So if you're considered tall and planning on crossing some borders anytime soon, I suggest a brief investigation on your destination's average height and its documented ability to deal with those extra inches. Just be prepared to let your new friends know how the weather is up here.

Wednesday, September 23, 2009


Early yesterday morning, I decided that my life would be take a turn for the intellectual and sophisticated with the introduction of tea into my daily routine. This decision by no means came naturally; tea is something that has always confused more than enlightened me. I've never sat back after draining a majestic cup of fresh herb-mountain-wildrose-sage blend and had that sense of calm or understanding or contentment that tea seems to provide for others. I usually slam the cup down and wait for something to hit. Wait, that's it? Other things i have no particular taste for, yet still drink on a given occassion solely for resulting effects: coffee, beer, gin, and tomato juice. Each possesses a consequenting high or low that I'm craving; at the very least I'm awarded with a small sense of satisfaction for forcing my tastebuds to weather a liquid storm.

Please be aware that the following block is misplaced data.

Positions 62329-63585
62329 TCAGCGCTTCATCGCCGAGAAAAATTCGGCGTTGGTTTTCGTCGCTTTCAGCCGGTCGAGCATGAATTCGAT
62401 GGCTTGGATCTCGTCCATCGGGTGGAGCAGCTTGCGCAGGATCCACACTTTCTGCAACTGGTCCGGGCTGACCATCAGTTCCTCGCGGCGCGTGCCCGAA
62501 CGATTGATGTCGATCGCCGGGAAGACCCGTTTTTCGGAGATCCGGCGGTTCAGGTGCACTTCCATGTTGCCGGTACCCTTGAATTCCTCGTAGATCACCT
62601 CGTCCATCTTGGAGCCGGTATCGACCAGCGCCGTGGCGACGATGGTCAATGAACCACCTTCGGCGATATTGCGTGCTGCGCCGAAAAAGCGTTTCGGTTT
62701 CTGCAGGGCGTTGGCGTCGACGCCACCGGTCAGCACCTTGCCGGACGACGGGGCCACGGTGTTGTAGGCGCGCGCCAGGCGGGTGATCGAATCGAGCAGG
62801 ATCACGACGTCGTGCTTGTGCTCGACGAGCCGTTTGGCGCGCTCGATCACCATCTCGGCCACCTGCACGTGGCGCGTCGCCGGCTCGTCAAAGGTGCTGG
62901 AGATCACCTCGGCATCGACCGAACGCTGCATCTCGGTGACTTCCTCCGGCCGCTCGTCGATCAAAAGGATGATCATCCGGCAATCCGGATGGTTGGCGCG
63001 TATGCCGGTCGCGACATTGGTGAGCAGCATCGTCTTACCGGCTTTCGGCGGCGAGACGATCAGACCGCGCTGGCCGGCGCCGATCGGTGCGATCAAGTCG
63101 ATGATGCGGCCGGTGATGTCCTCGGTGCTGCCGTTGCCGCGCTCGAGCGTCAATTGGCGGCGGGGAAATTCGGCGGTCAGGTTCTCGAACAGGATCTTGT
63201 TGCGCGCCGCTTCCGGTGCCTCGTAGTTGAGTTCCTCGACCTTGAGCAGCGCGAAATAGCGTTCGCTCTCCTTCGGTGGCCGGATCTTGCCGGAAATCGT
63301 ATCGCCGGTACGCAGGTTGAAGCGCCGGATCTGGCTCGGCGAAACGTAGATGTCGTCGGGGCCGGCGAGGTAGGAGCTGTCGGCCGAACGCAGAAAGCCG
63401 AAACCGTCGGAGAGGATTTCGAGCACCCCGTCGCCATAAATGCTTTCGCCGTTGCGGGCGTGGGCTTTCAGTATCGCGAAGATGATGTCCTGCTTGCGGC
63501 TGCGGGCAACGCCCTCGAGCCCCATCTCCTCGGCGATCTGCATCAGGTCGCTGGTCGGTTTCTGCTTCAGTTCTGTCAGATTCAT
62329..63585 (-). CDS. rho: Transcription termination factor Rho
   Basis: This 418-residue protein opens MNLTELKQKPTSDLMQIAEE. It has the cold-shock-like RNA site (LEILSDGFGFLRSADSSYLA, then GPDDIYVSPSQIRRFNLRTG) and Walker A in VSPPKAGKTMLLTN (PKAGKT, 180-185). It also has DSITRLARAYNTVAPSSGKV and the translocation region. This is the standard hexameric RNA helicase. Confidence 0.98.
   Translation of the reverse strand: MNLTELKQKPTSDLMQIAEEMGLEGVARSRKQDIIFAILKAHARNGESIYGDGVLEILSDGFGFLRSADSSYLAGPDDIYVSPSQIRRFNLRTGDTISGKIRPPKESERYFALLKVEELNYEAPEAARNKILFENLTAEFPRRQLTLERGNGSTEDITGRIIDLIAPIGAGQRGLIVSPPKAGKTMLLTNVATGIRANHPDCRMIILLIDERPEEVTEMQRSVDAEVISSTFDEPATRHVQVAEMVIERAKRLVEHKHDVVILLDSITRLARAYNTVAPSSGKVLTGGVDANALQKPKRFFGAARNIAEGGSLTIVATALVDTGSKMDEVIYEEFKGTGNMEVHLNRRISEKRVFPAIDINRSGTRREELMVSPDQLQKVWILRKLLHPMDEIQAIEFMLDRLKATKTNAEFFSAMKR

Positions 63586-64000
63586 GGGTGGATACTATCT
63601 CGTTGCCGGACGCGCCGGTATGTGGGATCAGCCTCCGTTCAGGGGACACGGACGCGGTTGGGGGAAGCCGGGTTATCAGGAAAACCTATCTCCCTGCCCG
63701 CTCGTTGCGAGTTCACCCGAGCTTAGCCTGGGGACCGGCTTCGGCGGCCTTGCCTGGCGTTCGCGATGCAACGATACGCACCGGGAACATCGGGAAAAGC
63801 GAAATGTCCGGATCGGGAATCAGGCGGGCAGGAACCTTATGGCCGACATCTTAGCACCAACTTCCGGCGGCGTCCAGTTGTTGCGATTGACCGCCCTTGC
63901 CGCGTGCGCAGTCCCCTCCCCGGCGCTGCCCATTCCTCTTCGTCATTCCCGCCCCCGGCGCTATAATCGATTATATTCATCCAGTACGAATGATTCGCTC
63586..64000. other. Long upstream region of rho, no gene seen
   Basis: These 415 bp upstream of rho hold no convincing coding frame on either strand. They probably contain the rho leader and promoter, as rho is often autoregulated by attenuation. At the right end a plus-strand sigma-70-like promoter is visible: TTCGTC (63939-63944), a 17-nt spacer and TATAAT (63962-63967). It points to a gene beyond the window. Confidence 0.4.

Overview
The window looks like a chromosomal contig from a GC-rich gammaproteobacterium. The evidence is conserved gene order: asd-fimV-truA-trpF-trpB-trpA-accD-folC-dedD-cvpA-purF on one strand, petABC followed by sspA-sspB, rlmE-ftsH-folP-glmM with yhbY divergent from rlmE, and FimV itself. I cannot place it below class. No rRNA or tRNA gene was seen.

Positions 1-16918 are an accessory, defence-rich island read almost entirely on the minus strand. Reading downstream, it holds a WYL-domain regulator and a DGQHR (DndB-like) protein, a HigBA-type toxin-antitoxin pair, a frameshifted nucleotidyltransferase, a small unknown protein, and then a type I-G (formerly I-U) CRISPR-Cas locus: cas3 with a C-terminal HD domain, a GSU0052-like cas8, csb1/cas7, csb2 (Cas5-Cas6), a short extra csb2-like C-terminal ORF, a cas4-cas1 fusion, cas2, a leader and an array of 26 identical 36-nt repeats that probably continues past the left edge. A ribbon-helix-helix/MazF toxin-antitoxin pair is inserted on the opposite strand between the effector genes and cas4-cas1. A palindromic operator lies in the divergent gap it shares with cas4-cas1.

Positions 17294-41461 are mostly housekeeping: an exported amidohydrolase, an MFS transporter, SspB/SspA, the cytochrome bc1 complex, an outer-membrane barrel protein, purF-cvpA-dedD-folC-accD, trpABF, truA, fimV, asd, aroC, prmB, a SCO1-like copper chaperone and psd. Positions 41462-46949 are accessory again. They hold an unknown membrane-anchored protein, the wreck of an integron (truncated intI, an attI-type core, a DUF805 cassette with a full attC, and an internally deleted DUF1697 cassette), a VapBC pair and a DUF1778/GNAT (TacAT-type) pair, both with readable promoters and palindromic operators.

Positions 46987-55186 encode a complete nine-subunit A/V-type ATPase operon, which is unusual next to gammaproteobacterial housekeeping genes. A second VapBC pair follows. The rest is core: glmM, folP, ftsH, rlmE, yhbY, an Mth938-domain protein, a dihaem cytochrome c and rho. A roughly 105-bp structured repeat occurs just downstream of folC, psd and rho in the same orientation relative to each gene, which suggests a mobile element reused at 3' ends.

The more I traveled, the more I became even more inquisitive about this beverage. Mainly because it was at my every turn. There was tea and there was me. Living with a family in Chile, I was served it typically twice a day. Most households even have a makeshift meal based around tea consumption, held in the late evenings. Tecito, as I believe it's called, is nothing more than a time for families to gather once more and drink their brew of choice. This is usually served alongside mountains of bread accompanied by avocados and a bucket of butter. Spending nearly two years in Asia, I've found myself more addicted to Anime and Korean boy bands than I am to a morning cup of fresh milk tea. And here I am, living in an arguable tea mecca, appreciating ever so little about the importance of a bag filled with leaves, soaked in scalding water.